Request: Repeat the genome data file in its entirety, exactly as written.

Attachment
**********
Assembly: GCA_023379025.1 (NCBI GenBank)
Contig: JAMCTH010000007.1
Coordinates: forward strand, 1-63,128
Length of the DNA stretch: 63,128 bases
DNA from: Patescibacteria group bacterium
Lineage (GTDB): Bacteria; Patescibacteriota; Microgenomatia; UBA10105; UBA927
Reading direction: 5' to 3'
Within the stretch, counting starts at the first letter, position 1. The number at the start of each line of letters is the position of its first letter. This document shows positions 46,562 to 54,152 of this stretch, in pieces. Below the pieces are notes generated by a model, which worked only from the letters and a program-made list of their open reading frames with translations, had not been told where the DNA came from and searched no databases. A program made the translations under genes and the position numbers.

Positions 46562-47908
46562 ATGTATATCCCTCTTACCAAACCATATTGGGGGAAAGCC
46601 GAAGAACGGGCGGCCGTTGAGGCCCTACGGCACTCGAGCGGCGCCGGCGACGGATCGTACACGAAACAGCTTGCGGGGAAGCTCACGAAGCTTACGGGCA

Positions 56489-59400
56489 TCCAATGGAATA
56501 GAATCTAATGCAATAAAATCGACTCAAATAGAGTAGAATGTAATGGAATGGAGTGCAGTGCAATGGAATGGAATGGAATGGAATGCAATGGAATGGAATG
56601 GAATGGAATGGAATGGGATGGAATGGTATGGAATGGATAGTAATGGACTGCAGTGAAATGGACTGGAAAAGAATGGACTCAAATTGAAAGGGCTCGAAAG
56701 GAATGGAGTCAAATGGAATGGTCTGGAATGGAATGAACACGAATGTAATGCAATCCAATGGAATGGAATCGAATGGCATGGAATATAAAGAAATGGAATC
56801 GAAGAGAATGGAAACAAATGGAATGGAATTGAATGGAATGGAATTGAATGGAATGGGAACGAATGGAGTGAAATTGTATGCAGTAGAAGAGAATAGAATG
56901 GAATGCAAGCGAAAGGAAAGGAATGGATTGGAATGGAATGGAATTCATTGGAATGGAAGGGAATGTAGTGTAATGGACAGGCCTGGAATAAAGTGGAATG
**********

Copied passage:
Assembly: GCA_023379025.1 (NCBI GenBank)
Contig: JAMCTH010000007.1
Coordinates: forward strand, 1-63,128
Length of the DNA stretch: 63,128 bases
DNA from: Patescibacteria group bacterium
Lineage (GTDB): Bacteria; Patescibacteriota; Microgenomatia; UBA10105; UBA927
Reading direction: 5' to 3'
Within the stretch, counting starts at the first letter, position 1. The number at the start of each line of letters is the position of its first letter. This document shows positions 46,562 to 54,152 of this stretch, in pieces. Below the pieces are notes generated by a model, which worked only from the letters and a program-made list of their open reading frames with translations, had not been told where the DNA came from and searched no databases. A program made the translations under genes and the position numbers.

Positions 46562-47908
46562 ATGTATATCCCTCTTACCAAACCATATTGGGGGAAAGCC
46601 GAAGAACGGGCGGCCGTTGAGGCCCTACGGCACTCGAGCGGCGCCGGCGACGGATCGTACACGAAACAGCTTGCGGGGAAGCTCACGAAGCTTACGGGCA

Positions 56489-59400
56489 TCCAATGGAATA
56501 GAATCTAATGCAATAAAATCGACTCAAATAGAGTAGAATGTAATGGAATGGAGTGCAGTGCAATGGAATGGAATGGAATGGAATGCAATGGAATGGAATG
56601 GAATGGAATGGAATGGGATGGAATGGTATGGAATGGATAGTAATGGACTGCAGTGAAATGGACTGGAAAAGAATGGACTCAAATTGAAAGGGCTCGAAAG
56701 GAATGGAGTCAAATGGAATGGTCTGGAATGGAATGAACACGAATGTAATGCAATCCAATGGAATGGAATCGAATGGCATGGAATATAAAGAAATGGAATC
56801 GAAGAGAATGGAAACAAATGGAATGGAATTGAATGGAATGGAATTGAATGGAATGGGAACGAATGGAGTGAAATTGTATGCAGTAGAAGAGAATAGAATG
56901 GAATGCAAGCGAAAGGAAAGGAATGGATTGGAATGGAATGGAATTCATTGGAATGGAAGGGAATGTAGTGTAATGGACAGGCCTGGAATAAAGTGGAATG